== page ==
There and Back: Industrialization of MMOs

Not quite as old as the others I’ve re-published, but it’s topic makes it a good time to raise the discussion once again. This is the original version, no edits.

MMOs have a depressingly familiar flavor to them these days no matter which one you play. It’s the kind of impression that leaves some of us feeling like it’s all the same grind, similar to some things in the real world — things we were hoping to escape from. Part of this impression we’re experiencing is the industrialization of MMO content.

Robot Assembly Line Image

This is basically the process for generating content in MMOs. Except it’s still done by people.

The over-production of quests, items, and dungeons are some of the results of this industrialization. The feeling that you’re consuming the same gameplay simply regurgitated by competing companies is ever-present. Their mass production reminds players that there’s nothing special about virtual worlds. The worlds represent a symbol of something and is nothing in and of themselves.

The earliest MMOs relied almost strictly on players as content. Quests were scarce, instances non-existent and resources for game development were usually poured into creating a richer world experience. One day, this model split into two primary models: theme park MMOs and open world MMOs (e.g. sandbox). For example, theme-park MMOs made their debut in 2004, with World of Warcraft. That game was a true cross between old school content delivery and the emerging ideology of theme park design. At the time, it was an amazing improvement on the traditional formula; the game became much more accessible to those who had never played an MMO while veterans got an exceptionally polished, improved game. These days WoW is like the McDonald’s of MMOs …and no one thinks McDonald’s is particularly good, exciting or awesome. It’s just familiar, consistent comfort food that makes us feel safe about eating there (the irony of this shouldn’t be lost on anyone). McDonald’s serves industrialized food.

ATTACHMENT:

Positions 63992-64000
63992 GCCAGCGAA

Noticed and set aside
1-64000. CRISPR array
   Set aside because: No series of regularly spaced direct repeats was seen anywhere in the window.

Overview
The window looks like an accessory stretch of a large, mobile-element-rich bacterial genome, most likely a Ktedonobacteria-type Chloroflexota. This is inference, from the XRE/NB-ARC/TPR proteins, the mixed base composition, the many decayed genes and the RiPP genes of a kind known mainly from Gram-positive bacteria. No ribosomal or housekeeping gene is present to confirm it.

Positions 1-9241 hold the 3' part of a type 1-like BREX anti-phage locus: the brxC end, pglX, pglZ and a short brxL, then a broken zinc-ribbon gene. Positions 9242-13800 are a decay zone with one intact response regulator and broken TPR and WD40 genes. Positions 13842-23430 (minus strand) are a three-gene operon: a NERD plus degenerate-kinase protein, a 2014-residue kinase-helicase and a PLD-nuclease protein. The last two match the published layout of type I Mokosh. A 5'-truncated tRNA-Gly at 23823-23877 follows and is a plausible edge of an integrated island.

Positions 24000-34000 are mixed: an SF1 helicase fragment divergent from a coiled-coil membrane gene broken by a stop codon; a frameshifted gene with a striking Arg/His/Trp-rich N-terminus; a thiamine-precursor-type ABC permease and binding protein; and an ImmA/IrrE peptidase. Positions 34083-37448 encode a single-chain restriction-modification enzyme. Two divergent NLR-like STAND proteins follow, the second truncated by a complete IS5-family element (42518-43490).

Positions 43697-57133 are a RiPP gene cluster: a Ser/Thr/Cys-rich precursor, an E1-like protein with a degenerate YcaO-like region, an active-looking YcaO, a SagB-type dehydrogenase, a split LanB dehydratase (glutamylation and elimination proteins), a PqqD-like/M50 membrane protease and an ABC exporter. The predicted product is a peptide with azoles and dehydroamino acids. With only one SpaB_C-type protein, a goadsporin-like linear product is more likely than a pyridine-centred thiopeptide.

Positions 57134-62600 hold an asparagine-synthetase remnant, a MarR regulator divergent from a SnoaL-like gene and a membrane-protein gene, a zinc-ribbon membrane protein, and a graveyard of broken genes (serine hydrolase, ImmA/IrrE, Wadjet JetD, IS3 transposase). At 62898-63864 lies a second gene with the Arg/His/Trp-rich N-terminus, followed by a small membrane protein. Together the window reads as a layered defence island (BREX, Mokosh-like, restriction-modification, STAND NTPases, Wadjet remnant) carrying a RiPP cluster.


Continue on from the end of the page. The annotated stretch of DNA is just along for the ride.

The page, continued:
Theme park MMOs function exactly like theme parks elsewhere, like Disneyland. It’s a vast, mass market, fantasy rendering of an idealized world. Nothing is real, yet it feels exactly how you want it to feel and it idealizes reality in a way that alters our expectations of the real world. Talking mice, fairies, castles, and magic wands …all of these are features in the theme park alongside the side shows and thrill rides. They are there to entertain. As a collection they are designed to allow visitors to wander around all day in any manner they like: in groups, by themselves, and it even invites them to blend in and become invisible (costuming). Most importantly, theme parks aren’t designed for meeting new people or even for enjoying the attractions with them. That is incidental. Friends and family are only welcome insofar as they also pay an entry fee and the park would like their money. Interaction is not encouraged and not discouraged, but is an ever available option since you are constantly surrounded by people. Does this sound like any MMO you have ever played or heard of? It should.

Maps Image

Their similarity is both expected and surprising. It’s one way that we can understand that the design of each place is extremely similar.